Said Rizzo: “This offseason there’s going to be a lot of noise, a lot of rumors, but as professionals in this clubhouse you’ve got to realize that a rumor’s a rumor until something happens. It sucks because we put ourselves in this position.”
The Cubs have $107.45 million committed next season to eight existing contracts (+ indicates club option):
2020 salary SignedThru
- LHP Jon Lester $20 million 2020+
- RHP Yu Darvish $22 million 2023
- OF Jason Heyward $21 million 2023
- RHP Craig Kimbrel $16 million 2021+
- RHP Tyler Chatwood $13 million 2020
- RHP Kyle Hendricks $12 million 2023+
- IF Daniel Descalso $2.5 million 2020+
- IF David Bote $950,000 2024+
2020 CLUB OPTIONS
The Cubs have club options for 2020 on five more players (expected to exercise Rizzo’s, Quintana’s and possibly Graveman’s):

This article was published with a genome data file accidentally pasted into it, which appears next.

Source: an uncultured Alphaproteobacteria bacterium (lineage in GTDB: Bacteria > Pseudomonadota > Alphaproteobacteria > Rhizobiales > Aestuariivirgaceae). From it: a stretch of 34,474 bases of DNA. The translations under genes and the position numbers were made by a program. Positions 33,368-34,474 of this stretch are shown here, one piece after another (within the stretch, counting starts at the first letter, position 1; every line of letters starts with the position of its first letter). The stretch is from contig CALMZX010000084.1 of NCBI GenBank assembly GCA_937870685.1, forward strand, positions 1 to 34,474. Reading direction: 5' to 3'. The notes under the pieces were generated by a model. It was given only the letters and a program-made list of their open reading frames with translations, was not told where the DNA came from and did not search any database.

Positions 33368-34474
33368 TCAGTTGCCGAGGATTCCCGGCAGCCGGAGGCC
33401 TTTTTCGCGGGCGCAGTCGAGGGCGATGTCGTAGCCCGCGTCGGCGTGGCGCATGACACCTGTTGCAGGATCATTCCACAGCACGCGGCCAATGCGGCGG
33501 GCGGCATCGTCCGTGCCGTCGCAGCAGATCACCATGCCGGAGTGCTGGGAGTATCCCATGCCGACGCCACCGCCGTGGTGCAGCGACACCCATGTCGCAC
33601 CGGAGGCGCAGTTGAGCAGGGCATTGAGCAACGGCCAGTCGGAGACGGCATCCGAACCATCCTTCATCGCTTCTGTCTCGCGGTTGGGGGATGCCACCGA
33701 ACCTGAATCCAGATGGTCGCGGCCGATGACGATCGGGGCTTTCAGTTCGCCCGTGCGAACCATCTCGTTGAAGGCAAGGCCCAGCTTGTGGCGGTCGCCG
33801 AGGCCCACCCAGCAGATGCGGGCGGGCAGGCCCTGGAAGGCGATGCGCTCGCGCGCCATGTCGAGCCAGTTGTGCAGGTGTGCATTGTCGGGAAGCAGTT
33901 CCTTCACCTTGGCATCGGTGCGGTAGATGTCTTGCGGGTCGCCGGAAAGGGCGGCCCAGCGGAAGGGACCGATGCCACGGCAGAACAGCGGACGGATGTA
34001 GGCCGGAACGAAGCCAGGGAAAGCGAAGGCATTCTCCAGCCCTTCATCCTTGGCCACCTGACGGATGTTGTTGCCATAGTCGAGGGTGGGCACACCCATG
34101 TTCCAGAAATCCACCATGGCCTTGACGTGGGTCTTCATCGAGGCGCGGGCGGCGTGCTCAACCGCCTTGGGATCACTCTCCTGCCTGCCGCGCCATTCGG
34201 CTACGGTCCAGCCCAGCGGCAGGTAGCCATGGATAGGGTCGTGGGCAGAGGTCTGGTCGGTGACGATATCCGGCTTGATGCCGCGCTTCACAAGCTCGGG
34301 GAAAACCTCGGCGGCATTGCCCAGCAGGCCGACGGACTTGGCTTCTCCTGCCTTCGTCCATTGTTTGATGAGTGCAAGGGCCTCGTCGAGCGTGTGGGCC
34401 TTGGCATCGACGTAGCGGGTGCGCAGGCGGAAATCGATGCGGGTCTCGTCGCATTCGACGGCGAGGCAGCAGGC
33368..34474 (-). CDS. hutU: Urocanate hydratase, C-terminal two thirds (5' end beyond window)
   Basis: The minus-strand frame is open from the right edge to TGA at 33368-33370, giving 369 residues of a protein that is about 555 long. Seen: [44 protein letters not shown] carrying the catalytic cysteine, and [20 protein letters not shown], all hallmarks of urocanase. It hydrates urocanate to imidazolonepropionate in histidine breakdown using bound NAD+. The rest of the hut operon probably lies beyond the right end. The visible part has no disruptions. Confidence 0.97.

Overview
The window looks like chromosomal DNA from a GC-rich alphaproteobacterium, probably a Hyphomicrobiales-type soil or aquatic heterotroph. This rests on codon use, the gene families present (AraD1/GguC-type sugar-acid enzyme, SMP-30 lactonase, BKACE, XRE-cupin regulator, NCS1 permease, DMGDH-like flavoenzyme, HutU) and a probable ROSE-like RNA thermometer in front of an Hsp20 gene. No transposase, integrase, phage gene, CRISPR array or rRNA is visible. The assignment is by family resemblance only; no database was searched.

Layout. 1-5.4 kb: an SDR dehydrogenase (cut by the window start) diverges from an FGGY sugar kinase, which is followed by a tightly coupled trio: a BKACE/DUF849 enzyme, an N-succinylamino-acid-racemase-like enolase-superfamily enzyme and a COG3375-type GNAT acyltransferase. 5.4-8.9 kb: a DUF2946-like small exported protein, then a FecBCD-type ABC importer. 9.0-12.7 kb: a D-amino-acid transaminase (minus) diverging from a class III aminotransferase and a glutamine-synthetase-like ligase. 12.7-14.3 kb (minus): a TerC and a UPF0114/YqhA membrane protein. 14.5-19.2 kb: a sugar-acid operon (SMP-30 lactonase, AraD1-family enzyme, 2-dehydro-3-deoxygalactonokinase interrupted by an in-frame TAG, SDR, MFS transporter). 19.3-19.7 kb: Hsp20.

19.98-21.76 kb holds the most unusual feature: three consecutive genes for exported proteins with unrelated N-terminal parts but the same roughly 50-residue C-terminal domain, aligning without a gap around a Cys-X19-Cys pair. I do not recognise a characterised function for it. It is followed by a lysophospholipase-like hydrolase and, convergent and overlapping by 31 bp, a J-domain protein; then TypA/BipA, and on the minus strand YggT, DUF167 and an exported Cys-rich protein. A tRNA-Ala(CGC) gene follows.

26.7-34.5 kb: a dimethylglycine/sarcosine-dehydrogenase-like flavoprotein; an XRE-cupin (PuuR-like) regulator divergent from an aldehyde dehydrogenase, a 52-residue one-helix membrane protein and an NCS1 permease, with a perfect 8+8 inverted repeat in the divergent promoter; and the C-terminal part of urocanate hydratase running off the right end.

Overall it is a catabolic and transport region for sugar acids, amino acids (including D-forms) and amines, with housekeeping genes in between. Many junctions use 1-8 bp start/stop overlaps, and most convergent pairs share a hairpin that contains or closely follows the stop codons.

Option (buyout) Addt’l options
- 1B Anthony Rizzo $16.5 million ($2m) 2021
- LHP Jose Quintana $10.5 million ($1m) None
- RHP Brandon Morrow $12 million ($3m) None
- LHP Derek Holland $7 million ($500k) None
- RHP Kendall Graveman $3 million None
2020 ARBITRATION ELIGIBLE
Six Cubs are eligible for arbitration, including Contreras and Almora for the first time:
2019 Salary Control Thru
- 3B Kris Bryant $12.9 million 2021
- SS Javy Baez $5.2 million 2021
- LF Kyle Schwarber $3.39 million 2021
- IF Addison Russell $3.7million 2021
- C Willson Contreras $684,000 2022
- CF Albert Almora Jr. $615,500 2022
OFF THE BOOKS
Key free agents without options and 2019 salaries:
- LHP Cole Hamels $20 million
- 2B Ben Zobrist $12 million
- RHP Steve Cishek $7.5 million
- RHP Pedro Strop $6.25 million
- RHP Brandon Kintzler $5 million
- LHP Brian Duensing $3.5 million
- OF Nick Castellanos $2.86 million*
- RHP David Phelps $820,000*
- C Jonathan Lucroy $155,000*
*-Portion of salary paid by Cubs after in-season acquisition. Note: Cubs recouped close to $8 million of Zobrist’s salary while on the restricted list in 2019.